Internet Engineering Task Force                          P. Hallam-Baker
Internet-Draft                                         Comodo Group Inc.
Intended status: Standards Track                            R. Stradling
Expires: April 26, 2012                                   Comodo CA Ltd.
                                                              S. Farrell
                                                  Trinity College Dublin
                                                             D. Kutscher
                                                               B. Ohlman
                                                        October 24, 2011

           The Named Information (ni) URI Scheme: Parameters


   This document specifies some optional algorithms and parameters that
   may be used in the query string of ni URIs.

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   This Internet-Draft will expire on April 26, 2012.

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   to this document.  Code Components extracted from this document must
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   described in the Simplified BSD License.

Table of Contents

   1.  Introduction  . . . . . . . . . . . . . . . . . . . . . . . . . 3
   2.  Additional Algorithms . . . . . . . . . . . . . . . . . . . . . 3
     2.1.  Truncated Hashes  . . . . . . . . . . . . . . . . . . . . . 3
     2.2.  Hashed Dynamic Content  . . . . . . . . . . . . . . . . . . 4
   3.  Query String Paramaeters  . . . . . . . . . . . . . . . . . . . 5
     3.1.  Digest with Content Type  . . . . . . . . . . . . . . . . . 5
     3.2.  Additional Locators . . . . . . . . . . . . . . . . . . . . 5
     3.3.  Digest with Decryption Key  . . . . . . . . . . . . . . . . 6
   4.  Security Considerations . . . . . . . . . . . . . . . . . . . . 7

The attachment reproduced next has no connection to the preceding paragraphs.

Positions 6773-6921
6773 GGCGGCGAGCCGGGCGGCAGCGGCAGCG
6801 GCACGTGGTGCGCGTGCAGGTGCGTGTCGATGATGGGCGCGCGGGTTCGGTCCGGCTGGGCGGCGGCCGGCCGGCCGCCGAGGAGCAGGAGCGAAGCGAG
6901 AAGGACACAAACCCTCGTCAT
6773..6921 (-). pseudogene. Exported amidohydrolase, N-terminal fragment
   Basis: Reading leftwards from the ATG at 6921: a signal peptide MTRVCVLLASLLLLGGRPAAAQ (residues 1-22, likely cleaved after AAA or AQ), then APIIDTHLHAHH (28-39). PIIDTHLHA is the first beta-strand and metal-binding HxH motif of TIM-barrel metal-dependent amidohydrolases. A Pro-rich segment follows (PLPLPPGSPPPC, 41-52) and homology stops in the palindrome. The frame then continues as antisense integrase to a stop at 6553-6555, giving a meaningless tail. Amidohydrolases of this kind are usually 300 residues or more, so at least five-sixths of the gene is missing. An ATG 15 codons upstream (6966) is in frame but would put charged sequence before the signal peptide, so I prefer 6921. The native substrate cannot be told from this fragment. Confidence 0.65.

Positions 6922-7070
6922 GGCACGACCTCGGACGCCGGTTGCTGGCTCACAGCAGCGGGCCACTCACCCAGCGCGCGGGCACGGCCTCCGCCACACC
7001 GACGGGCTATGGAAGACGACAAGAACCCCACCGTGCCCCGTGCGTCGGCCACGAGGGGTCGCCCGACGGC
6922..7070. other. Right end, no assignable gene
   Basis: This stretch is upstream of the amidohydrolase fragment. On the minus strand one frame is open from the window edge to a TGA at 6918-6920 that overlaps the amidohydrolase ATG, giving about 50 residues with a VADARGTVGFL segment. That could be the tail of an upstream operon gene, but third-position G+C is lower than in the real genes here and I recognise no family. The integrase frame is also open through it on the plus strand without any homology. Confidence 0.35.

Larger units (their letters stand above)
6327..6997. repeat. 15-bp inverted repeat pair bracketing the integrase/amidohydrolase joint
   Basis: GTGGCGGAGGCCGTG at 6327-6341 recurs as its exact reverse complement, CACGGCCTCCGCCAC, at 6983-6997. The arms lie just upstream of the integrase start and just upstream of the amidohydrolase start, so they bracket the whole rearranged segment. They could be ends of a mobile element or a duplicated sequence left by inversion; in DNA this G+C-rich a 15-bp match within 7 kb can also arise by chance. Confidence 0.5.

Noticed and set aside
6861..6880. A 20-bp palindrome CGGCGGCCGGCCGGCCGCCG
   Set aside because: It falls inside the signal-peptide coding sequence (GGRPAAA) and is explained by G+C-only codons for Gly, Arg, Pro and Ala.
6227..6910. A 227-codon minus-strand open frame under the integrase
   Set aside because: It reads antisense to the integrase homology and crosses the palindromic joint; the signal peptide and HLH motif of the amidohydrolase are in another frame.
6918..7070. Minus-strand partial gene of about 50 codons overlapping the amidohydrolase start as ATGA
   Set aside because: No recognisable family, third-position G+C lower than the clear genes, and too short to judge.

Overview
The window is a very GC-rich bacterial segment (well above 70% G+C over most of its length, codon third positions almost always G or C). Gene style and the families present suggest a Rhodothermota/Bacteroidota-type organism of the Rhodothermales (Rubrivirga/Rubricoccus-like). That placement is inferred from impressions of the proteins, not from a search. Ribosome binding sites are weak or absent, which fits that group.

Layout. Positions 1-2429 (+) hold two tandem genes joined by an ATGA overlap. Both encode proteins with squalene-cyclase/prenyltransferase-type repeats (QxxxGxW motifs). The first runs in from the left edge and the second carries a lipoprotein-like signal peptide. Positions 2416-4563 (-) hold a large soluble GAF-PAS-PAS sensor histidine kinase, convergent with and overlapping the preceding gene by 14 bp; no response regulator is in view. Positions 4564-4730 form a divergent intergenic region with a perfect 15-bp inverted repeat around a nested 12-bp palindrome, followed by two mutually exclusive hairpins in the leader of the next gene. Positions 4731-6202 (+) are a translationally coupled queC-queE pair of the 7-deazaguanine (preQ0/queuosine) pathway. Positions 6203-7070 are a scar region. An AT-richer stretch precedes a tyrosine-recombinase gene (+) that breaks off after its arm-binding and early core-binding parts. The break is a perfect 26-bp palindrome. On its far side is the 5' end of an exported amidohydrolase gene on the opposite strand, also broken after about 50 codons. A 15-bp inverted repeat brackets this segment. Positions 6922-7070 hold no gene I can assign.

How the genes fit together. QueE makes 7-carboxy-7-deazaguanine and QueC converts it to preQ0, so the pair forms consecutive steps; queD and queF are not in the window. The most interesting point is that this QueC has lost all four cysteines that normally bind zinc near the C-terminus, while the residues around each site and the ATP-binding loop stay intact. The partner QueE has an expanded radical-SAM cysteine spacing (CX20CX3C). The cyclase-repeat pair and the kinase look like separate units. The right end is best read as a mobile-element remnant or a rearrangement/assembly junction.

5.  IANA Considerations . . . . . . . . . . . . . . . . . . . . . . 7
     5.1.  Creation of ni additional algorithms registry . . . . . . . 7
     5.2.  Creation of ni parameter registry . . . . . . . . . . . . . 8
   6.  Normative References  . . . . . . . . . . . . . . . . . . . . . 8
   Authors' Addresses  . . . . . . . . . . . . . . . . . . . . . . . . 9

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1.  Introduction

   The ni URI scheme [nischeme] supports extensibility in terms of the
   algorithm used to derive a value (normally, but not always a strong
   digest algorithm) and via support for a query-string thay can contain
   a list of key=value pairs.  This document defines some uses for both
   of these extensibility points and creates IANA registries that can be
   used to register additional algorithms and key strings for use in the
   query part of an ni name.

   The key words "MUST", "MUST NOT", "REQUIRED", "SHALL", "SHALL NOT",
   document are to be interpreted as described in RFC 2119 [RFC2119].

   [[Comments are included in double-square brackets, like this.]]

   [[Note that the features here are less mature than the specification
   in the [nischeme] document.  The intent is to develop these as
   required for the various use-cases as we go.  If something from here
   appears to be as widely useful as the core ni scheme, then the
   authors are willing to move features from this document to the core
   document.  We are also happy to incoroporate features to handle
   additional use-cases here if those arise.]]

2.  Additional Algorithms

   This section specifies two additional algorithms that MAY be used to
   handle truncated hashes and hashes calculated over dynamically
   changing objects.

   For these optional algorithms, we establish a new IANA algorithm
   registry in Section 5.

2.1.  Truncated Hashes

   Message Digest algorithms are designed to provide protection against
   a collision attack.  Due to the birthday paradox, this requires that
   the digest length be twice the length of a related encryption or
   authentication key to achieve the same work factor.  Generally, hash
   function outputs will therefore be long, of the order of 256 bits (32
   bytes raw, 43 bytes base64 encoded) or more.  However, in some
   applications, strong collision resistance is not required, and ni
   names with shorter-hashes can be used without affecting security.

   Different hash algorithm identifiers MUST be used for truncated
   hashes, that is, implementations MUST NOT accept digest values that
   are shorter than the (encoded) length for the specified hash

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   We define the sha-256-32 algorithm as being the leftmost 32 bits of
   output of the sha-256 algorithm and this algorithm is registered in
   Section 5.

   [[Note: we probably need some discussion to pick a good truncated

   The following example includes an authority and uses a truncated
   variant of SHA-256.


   [[Note: examples need to be checked.]]